FRB: Testimony, Greenspan -- Humphrey-Hawkins -- July 22, 1999
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Testimony of Chairman Alan Greenspan
The Federal Reserve's semiannual report on monetary policy

Before the Committee on Banking and Financial Services, U.S. House of Representatives July 22, 1999

Chairman Greenspan presented identical testimony before the Committee on Banking, Housing, and Urban Affairs, U.S. Senate, on July 28, 1999

Thank you, Mr. Chairman and other members of the Committee, for this opportunity to present the Federal Reserve's semiannual report on monetary policy.

To date, 1999 has been an exceptional year for the American economy, but a challenging one for American monetary policy. Through the first six months of this year, the U.S. economy has further extended its remarkable performance: Almost 1-1/4 million jobs were added to payrolls on net, and gross domestic product apparently expanded at a brisk pace, perhaps near that of the prior three years.

At the root of this impressive expansion of economic activity has been a marked acceleration in the productivity of our nation's workforce. This productivity growth has allowed further healthy advances in real wages and has permitted activity to expand at a robust clip while helping to foster price stability.

Last fall, the Federal Open Market Committee (FOMC) eased monetary policy to counter a seizing-up of financial markets that threatened to disrupt economic activity significantly. As those markets recovered, the FOMC had to assess whether that policy stance remained appropriate. By late last month, when it became apparent that much of the financial strain of last fall had eased, that foreign economies were firming, and that demand in the United States was growing at an unsustainable pace, the FOMC raised its intended federal funds rate 1/4 percentage point, to 5 percent. To have refrained from doing so in our judgment would have put the U.S. economy's expansion at risk.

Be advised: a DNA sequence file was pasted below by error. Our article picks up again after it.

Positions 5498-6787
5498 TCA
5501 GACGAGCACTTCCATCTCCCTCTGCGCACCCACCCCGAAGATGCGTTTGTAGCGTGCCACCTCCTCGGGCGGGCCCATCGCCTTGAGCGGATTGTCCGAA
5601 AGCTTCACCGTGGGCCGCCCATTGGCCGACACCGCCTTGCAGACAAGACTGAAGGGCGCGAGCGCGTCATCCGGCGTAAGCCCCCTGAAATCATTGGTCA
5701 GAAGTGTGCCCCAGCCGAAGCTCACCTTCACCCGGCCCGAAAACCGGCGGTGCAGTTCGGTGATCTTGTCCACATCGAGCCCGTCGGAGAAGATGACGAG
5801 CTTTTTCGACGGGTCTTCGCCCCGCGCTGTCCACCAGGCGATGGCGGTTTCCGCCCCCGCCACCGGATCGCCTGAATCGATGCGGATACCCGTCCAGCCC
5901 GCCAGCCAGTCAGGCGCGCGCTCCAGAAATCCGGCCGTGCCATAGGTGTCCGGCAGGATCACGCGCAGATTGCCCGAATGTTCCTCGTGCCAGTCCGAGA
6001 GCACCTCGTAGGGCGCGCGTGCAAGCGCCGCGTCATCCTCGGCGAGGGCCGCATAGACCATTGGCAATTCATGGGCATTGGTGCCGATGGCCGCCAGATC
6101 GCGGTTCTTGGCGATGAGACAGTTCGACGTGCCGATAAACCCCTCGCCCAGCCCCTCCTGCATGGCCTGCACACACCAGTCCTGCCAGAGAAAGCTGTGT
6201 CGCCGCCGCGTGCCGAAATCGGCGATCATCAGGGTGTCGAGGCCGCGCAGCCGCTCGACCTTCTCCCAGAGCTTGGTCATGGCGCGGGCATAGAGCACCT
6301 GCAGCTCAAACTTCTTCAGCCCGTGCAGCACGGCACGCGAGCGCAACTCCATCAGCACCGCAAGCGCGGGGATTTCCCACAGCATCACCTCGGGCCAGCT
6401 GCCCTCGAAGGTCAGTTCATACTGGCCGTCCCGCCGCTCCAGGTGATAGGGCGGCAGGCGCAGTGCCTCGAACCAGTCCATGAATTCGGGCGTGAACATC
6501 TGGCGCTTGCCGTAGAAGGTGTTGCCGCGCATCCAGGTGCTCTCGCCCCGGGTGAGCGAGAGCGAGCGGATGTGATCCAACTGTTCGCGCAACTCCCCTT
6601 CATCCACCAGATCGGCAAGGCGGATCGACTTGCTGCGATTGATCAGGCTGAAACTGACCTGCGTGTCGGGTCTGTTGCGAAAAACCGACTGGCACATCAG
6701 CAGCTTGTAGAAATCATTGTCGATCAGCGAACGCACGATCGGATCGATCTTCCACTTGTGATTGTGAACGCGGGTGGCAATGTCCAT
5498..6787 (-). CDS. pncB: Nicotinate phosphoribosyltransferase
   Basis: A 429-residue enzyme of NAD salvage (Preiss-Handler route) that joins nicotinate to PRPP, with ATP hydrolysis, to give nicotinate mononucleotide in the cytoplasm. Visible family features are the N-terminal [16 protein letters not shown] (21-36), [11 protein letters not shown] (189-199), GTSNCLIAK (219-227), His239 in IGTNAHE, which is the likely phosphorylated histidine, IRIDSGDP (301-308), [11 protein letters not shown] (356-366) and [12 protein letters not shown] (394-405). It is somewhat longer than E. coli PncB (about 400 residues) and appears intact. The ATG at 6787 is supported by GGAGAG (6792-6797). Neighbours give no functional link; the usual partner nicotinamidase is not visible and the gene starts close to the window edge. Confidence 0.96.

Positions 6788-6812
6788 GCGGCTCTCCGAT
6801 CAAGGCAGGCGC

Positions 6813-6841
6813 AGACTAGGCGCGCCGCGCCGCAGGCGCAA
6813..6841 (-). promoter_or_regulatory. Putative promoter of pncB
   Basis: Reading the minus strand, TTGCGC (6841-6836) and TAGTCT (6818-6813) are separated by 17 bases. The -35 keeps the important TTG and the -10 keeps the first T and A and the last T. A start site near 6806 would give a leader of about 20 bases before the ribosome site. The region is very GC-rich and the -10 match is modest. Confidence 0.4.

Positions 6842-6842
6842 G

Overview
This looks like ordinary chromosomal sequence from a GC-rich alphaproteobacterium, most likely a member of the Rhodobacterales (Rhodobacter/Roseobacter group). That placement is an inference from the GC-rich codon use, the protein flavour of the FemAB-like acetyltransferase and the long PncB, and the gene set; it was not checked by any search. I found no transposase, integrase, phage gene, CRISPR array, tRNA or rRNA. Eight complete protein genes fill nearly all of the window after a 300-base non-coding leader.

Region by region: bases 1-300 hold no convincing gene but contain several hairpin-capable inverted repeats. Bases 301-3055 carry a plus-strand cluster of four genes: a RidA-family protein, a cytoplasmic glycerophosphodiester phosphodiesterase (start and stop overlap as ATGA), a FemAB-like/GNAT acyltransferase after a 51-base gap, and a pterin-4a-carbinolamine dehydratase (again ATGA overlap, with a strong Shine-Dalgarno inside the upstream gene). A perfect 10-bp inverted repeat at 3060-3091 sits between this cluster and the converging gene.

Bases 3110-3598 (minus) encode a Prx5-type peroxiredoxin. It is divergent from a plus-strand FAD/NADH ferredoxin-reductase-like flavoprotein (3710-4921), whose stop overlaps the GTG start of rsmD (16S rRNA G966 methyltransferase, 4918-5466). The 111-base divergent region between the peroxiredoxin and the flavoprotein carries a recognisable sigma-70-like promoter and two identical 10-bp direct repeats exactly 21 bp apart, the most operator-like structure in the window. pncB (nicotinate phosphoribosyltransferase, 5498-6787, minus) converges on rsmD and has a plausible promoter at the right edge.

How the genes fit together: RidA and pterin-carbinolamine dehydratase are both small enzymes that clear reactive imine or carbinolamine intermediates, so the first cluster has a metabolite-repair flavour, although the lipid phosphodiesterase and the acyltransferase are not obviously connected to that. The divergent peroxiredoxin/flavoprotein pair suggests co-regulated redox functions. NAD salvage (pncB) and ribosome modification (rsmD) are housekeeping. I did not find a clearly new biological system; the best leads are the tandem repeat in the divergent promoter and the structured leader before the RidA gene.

If nothing else, the experience of the last decade has reinforced earlier evidence that a necessary condition for maximum sustainable economic growth is price stability. While product prices have remained remarkably restrained in the face of exceptionally strong demand and expanding potential supply, it is imperative that we do not become complacent.

The already shrunken pool of job-seekers and considerable strength of aggregate demand suggest that the Federal Reserve will need to be especially alert to inflation risks. Should productivity fail to continue to accelerate and demand growth persist or strengthen, the economy could overheat. That would engender inflationary pressures and put the sustainability of this unprecedented period of remarkable growth in jeopardy. One indication that inflation risks were rising would be a tendency for labor markets to tighten further. But the FOMC also needs to continue to assess whether the existing degree of pressure in these markets is consistent with sustaining our low-inflation environment. If new data suggest it is likely that the pace of cost and price increases will be picking up, the Federal Reserve will have to act promptly and forcefully so as to preclude imbalances from arising that would only require a more disruptive adjustment later--one that could impair the expansion and bring into question whether the many gains already made can be sustained.

Recent Developments
A number of important forces have been shaping recent developments in the U.S. economy. One has been a recovery of financial markets from the disruptions of last fall. By the end of 1998, the extreme withdrawal from risk-taking and consequent seizing-up of markets had largely dissipated. This year, risk spreads have narrowed further--though generally not to the unrealistically low levels of a year ago--and a heavy volume of issuance in credit markets has signaled a return to their more-normal functioning. Equity prices have risen to new highs and, in the process, have elevated price-earnings ratios to historic levels.

Abroad, many financial markets and economies also have improved. Brazil weathered a depreciation of its currency with limited fallout on its neighbors. In Asia, a number of the emerging market economies seemed to be reviving after the trying adjustments of the previous year or so. Progress has not been universal, and in many economies prospects remain clouded, depending importantly on the persistence of efforts to make fundamental reforms whose necessity had been made so painfully obvious in the crises those economies endured. Nonetheless, the risks of further major disruptions to financial and trade flows that had concerned the FOMC when it eased policy last fall have clearly diminished. Improving global prospects also mean that the U.S. economy will no longer be experiencing declines in basic commodity and import prices that held down inflation in recent years.